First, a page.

Daily Dose

Colds & Suctioning Your Child's Nose

1:30 to read

I am beginning to sound like a broken record, but we are in the throes of cold and flu season and unfortunately there are a few more months of this.  As every parent knows, colds (aka upper respiratory infections) are “age neutral”. 

In other words, there is not an age group that is immune to getting a cold and for every age child (and adult for that matter), the symptoms are the same. Congested nostrils, scratchy sore throat, cough, and just plain old feeling “yucky”. When an infant gets a stuffy nose, whether it is from “normal” newborn congestion, or from a cold, they often have a difficult time eating as an infant is a nose breather.  When they are nursing and their nose is “stopped  up”, they cannot breath or even eat, so it is sometimes necessary to clear their nasal passage to allow them to “suck” on the bottle or breast.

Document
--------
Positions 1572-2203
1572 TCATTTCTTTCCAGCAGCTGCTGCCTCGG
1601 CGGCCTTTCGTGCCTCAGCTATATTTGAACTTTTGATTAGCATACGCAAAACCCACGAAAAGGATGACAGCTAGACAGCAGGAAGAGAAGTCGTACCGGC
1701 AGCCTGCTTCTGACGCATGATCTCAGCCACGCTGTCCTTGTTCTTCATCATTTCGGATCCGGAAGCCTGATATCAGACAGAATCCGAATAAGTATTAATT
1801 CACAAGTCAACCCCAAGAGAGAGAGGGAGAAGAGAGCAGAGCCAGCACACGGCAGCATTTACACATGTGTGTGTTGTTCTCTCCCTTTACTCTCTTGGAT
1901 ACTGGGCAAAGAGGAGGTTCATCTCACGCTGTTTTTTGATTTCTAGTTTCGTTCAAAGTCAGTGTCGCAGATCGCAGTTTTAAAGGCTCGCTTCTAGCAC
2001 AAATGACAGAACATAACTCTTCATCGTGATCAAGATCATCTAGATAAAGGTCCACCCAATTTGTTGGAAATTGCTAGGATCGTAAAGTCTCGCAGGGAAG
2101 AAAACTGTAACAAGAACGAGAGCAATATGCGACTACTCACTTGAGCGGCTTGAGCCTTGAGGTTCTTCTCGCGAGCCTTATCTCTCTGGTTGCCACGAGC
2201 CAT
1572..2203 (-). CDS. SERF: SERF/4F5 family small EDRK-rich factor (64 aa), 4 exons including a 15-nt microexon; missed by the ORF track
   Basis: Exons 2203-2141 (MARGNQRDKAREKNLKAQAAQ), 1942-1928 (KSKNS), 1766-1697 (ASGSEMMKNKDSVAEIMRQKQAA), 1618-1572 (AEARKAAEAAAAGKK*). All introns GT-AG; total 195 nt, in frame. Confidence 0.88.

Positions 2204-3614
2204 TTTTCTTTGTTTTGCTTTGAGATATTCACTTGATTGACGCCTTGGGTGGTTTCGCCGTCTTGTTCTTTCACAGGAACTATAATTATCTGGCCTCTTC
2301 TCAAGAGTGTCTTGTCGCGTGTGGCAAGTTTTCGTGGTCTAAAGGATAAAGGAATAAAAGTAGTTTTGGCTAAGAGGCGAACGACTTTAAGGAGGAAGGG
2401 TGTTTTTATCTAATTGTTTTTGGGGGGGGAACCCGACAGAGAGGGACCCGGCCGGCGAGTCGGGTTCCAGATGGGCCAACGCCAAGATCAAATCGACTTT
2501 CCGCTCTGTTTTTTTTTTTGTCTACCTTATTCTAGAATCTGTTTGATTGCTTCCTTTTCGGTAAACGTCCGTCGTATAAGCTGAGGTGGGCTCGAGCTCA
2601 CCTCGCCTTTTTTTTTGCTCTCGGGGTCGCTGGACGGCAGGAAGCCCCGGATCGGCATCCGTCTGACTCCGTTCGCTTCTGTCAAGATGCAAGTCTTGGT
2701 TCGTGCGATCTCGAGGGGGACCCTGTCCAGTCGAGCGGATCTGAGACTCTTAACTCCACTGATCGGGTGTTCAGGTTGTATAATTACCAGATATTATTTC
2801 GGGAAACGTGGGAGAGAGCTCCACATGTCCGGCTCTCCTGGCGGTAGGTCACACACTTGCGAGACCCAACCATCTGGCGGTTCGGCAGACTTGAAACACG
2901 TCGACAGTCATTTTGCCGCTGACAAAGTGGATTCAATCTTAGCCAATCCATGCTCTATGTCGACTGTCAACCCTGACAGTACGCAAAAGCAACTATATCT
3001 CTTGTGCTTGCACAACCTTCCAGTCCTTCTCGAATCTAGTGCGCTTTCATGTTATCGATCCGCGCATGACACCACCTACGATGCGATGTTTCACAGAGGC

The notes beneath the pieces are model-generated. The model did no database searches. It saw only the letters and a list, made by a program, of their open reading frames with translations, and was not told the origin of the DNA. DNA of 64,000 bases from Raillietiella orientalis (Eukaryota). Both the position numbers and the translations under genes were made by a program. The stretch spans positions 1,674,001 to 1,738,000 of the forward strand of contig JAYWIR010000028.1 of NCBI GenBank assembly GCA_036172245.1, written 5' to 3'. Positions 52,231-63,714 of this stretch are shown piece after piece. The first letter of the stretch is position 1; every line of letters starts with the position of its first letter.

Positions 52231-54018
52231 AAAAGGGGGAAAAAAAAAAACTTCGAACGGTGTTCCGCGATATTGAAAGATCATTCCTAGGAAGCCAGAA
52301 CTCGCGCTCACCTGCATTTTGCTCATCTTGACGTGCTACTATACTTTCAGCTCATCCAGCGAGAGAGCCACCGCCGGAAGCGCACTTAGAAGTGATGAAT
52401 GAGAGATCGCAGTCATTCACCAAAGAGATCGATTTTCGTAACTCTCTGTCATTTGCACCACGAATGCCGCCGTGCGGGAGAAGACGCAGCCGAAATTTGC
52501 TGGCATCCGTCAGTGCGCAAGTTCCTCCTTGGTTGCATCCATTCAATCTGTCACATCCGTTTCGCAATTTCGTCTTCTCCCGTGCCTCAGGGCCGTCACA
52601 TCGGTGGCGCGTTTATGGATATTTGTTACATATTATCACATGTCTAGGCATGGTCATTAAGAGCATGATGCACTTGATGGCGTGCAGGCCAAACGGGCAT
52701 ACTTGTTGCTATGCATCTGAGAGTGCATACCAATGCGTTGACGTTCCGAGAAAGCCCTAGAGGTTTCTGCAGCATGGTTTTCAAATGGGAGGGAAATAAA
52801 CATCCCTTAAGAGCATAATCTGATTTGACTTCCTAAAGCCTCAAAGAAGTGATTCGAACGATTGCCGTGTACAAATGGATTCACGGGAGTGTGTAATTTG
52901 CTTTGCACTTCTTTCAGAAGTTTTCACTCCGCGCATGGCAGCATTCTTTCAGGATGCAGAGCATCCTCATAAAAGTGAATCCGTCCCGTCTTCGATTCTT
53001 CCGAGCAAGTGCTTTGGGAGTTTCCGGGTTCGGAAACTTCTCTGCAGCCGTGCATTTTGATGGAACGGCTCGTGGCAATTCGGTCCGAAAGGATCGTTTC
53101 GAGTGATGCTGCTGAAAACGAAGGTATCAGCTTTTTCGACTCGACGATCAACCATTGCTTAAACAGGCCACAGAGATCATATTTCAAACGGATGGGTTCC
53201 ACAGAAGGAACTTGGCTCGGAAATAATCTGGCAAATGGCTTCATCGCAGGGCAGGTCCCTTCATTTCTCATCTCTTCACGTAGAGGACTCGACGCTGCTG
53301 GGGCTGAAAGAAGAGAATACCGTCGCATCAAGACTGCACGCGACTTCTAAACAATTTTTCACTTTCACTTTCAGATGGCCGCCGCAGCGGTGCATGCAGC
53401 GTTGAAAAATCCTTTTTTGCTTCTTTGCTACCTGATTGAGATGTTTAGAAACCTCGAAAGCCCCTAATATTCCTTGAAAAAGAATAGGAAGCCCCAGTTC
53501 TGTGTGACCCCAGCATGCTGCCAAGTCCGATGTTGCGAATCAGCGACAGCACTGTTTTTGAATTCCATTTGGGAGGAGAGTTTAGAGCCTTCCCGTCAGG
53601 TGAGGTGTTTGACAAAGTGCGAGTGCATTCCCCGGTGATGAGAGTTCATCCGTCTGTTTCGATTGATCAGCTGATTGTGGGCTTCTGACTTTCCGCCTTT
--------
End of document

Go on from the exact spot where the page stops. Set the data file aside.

Of course it is self evident that an infant cannot blow their nose, or rub or pick their nose so they must either be fortunate enough to sneeze those” boogers” out or have another means to clear the nose.  This is typically accomplished by using that wonderful “bulb syringe”. In our area they are called “blue bulb syringes” and every baby leaves the hospital with one tucked into their discharge pack.  As a new parent the blue bulb syringe looked daunting as the tip of the syringe appeared to be bigger than the baby’s nose.  But, if you have ever watched a seasoned nurse suck out a newborn’s nose, they can somehow manage to get the entire tip inside a baby’s nose. For the rest of us the tip just seemed to get inside the nostril and despite my best efforts at suctioning nothing came out. Once a nurse showed me the right “technique” I got to be a pretty good “suctioner”.  With the addition of a little nasal saline, which you can buy in pre made spray bottles, or which may be made at home with table salt and warm water, the suctioning gets a little easier as the nose drops helped to suction the mucous.